Tuesday, August 4, 2015

Modular Home Factory Owners Need to Take the Initiative

If you are a modular home manufacturer, have you ever sat back and asked yourself why you're not attracting the builders you really want?

The answer to this question lies with YOU!

I've found that manufacturers view their businesses in many different ways. Some think the builder wants the best engineered products available; others think builders are driven by the lowest price and others think that style and floorplans are what is needed. Whatever you think the builder needs is probably correct. The builders that share your vision are your "MUST HAVE" customers.

How do you communicate to these people just what your factory offers?

Some manufacturers use style and floorplans to woo builders to their company. Others use engineering, multifamily designs and options to attract builders.

And there are some that still use price as the best way to attract and keep builders looking for the lowest price in their market.

Whatever your main thrust into the market is, it is no better than how effectively you pursue it. 

There are three weak links in most company's plans to become a "MUST HAVE" factory:

The first is the corporate Mission Statement! Just about every manufacturer uses the same one.

"We strive to produce and sell the best damn modular home in America" or something very similar.

If you think even one builder or dealer is swayed by your mission statement, guess again.

The second weak link is management. Management tends to think that everybody at the factory from the new hire to the experienced Sales Manager shares their vision for the future.

They might if you actually told them, but you don't.

What the people on the floor care about is their paycheck and hoping they don't get fired or laid off. There are some company owners that think $10 an hour is good pay for factory workers!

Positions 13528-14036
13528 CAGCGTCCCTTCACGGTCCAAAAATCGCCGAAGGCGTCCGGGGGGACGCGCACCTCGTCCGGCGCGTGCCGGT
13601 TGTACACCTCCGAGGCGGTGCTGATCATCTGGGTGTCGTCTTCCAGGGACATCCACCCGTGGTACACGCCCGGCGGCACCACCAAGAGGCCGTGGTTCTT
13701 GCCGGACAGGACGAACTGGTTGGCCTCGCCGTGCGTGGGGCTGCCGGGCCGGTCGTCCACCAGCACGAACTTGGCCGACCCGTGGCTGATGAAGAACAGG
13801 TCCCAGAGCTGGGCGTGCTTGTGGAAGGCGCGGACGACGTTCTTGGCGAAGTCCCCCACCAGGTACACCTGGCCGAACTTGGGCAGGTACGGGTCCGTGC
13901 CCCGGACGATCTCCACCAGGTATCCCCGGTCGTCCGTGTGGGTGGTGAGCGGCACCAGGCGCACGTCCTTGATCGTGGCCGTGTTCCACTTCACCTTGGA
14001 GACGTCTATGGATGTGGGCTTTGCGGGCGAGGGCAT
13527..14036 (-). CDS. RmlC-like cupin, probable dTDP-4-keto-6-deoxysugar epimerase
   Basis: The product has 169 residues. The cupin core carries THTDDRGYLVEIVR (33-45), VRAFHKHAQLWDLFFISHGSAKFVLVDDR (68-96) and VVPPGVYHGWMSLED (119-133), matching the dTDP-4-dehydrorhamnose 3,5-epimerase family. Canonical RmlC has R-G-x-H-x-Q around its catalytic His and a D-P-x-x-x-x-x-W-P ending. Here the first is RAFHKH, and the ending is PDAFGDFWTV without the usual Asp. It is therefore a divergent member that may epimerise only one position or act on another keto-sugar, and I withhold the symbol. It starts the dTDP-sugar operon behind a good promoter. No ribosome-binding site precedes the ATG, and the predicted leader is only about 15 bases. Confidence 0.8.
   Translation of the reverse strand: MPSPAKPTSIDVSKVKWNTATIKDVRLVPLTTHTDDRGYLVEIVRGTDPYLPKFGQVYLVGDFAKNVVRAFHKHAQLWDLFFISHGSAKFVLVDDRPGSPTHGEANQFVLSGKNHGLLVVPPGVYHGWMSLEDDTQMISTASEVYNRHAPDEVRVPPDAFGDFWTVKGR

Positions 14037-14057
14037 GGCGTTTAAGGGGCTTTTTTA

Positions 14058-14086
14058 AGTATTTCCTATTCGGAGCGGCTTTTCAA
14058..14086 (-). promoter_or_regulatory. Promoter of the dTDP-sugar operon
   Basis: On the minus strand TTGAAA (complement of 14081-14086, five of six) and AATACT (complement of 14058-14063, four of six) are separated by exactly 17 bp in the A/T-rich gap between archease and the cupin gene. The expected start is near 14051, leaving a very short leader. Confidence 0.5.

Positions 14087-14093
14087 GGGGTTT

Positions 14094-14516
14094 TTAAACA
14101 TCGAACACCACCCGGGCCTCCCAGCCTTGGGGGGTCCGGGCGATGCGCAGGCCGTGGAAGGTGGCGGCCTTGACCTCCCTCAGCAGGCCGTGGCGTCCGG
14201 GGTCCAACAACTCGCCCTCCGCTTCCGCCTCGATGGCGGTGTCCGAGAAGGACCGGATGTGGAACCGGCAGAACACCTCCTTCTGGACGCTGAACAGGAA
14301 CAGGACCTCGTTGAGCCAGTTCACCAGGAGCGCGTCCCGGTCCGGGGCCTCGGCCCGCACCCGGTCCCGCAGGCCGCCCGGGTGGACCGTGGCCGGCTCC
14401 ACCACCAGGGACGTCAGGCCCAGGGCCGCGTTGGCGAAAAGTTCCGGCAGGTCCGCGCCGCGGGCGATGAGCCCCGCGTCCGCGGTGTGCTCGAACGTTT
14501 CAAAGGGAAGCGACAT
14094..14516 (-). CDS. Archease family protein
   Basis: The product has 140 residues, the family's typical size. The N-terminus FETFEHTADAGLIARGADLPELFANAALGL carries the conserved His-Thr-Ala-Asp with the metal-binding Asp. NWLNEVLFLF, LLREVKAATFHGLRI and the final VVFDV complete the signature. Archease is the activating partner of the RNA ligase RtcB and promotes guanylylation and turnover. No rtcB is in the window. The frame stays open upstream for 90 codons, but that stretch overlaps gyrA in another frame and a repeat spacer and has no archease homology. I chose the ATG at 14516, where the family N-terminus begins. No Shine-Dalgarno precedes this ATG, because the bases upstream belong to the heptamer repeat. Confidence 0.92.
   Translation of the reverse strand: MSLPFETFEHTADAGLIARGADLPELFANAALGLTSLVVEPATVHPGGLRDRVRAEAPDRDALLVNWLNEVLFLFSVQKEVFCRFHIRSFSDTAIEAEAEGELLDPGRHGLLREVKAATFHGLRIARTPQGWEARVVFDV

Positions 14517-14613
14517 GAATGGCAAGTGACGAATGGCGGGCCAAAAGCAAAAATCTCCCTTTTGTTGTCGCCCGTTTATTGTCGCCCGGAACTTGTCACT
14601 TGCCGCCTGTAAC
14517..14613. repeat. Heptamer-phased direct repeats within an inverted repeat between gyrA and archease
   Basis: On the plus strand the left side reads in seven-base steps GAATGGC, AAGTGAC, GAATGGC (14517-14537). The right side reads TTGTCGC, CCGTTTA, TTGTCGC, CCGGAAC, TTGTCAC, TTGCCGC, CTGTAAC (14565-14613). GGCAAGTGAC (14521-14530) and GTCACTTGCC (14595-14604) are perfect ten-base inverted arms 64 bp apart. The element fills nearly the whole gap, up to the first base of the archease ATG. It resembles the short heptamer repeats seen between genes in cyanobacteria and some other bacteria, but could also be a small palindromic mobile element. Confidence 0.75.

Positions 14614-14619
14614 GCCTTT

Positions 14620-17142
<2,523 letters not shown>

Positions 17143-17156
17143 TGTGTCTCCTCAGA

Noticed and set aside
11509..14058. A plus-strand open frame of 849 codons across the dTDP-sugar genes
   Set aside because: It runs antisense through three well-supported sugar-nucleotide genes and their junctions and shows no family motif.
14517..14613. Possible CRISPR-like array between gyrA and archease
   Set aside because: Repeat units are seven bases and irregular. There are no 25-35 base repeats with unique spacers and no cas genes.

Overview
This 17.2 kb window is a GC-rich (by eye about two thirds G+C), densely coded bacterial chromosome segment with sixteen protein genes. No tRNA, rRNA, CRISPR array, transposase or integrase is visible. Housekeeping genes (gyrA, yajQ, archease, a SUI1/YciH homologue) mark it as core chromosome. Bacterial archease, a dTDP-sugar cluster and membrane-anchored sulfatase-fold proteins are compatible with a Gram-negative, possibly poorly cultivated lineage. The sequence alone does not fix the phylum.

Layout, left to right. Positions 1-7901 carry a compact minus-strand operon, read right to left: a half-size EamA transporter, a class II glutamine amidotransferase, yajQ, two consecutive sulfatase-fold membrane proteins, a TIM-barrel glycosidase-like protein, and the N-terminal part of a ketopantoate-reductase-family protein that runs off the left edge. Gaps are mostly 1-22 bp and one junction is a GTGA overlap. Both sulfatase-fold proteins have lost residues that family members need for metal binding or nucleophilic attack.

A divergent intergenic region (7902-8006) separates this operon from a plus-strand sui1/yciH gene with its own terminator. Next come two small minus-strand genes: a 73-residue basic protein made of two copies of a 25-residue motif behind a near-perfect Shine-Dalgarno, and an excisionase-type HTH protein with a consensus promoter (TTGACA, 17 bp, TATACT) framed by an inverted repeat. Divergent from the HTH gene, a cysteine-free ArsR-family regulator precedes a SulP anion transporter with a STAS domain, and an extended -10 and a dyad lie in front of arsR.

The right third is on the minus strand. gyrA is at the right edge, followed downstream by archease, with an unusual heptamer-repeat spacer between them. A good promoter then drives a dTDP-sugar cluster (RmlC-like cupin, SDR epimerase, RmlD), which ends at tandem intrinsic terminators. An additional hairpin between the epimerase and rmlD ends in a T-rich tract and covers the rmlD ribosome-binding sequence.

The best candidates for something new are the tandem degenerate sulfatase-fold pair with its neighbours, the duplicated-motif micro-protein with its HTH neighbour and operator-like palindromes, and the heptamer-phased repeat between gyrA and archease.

The office staffs feel like drones going about doing their jobs with little or no acknowledgement that they matter to management. And don't get me started on management respecting the sales departments. Management reads the sales reports and dumps on the Sales Manager who then dumps on the reps who then start wondering why they continue to work for such people.

The last weak link are sales managers. No two managers are alike. Some are tyrants, some are incompetent, some are "missing in action" and then there are the ones that actually try to do good for both their reps and the company.

But no matter what, there MUST be a Sales Manager in the mix. He or she steers the boat (reps) in the direction they should go.

I've worked for quite a few Sales Managers in my life in modular housing and the tendency is to try to get the reps on the ground running as quickly as possible. They give them a map, a thermos of coffee and tell them to "hit the road".

Which brings us back to what makes you a "Must Have" factory.

First, identify your strong points and list them for everyone to see. If you build great multifamily housing, market that. If your niche is custom homes, go for it. Don’t forget energy efficient homes. Whatever you decide to do, put your back into it. DON"T write a Mission Statement! Write an action plan that everybody can understand.

Be a good manager of your business. Be the coach that everyone looks to advice. No football coach ever said before a game, "Go out there and pick up the ball and run around for an hour". 

Your people have to know what you want and saying "get more business or else" is not it.

Your sales reps will find a way to do their job that keeps you off their backs. It doesn't matter if they do it the way you wanted them to, only that they bring in sales.

That brings us to the Sales Manager. It was my pleasure to work for a professional Sales Manager in this industry.  He worked with me to understand the business and our customers. What management envisioned for me and how I fit into the organization. He never threw me under the bus, even if I deserved it.

There was consistency in his orders to us and "atta boys" for even some of the smallest victories. His sales staff would walk through fire for him and the factory workers loved him because he took the time to acknowledge the role they played in the company's success. Pick the right Sales Manager and you'll be surprised how things will start to turn around.

Management must identify the market for the business, communicate that effectively to EVERYONE, help the Sales Manager by giving them the proper tools and make sure that the company keeps on track. It really is that simple. Can you turn it around in one day? No, but you can get started today.

1 comment:

Anonymous said...


How about a company that builds a quality engineered home designed for the needs of today's buyer at a value price for the market within 250 miles of their facility delivered with minor defects to the builder or consumer. Obviously, transport, taxes, and local quirks will affect the pricing but a consistent process for all from the factory floor to the final set and button up would change the perception of the builders and the end consumer.

With the consolidation of factories under various corporate holding firms why is this message so hard to communicate to the builders and the general public.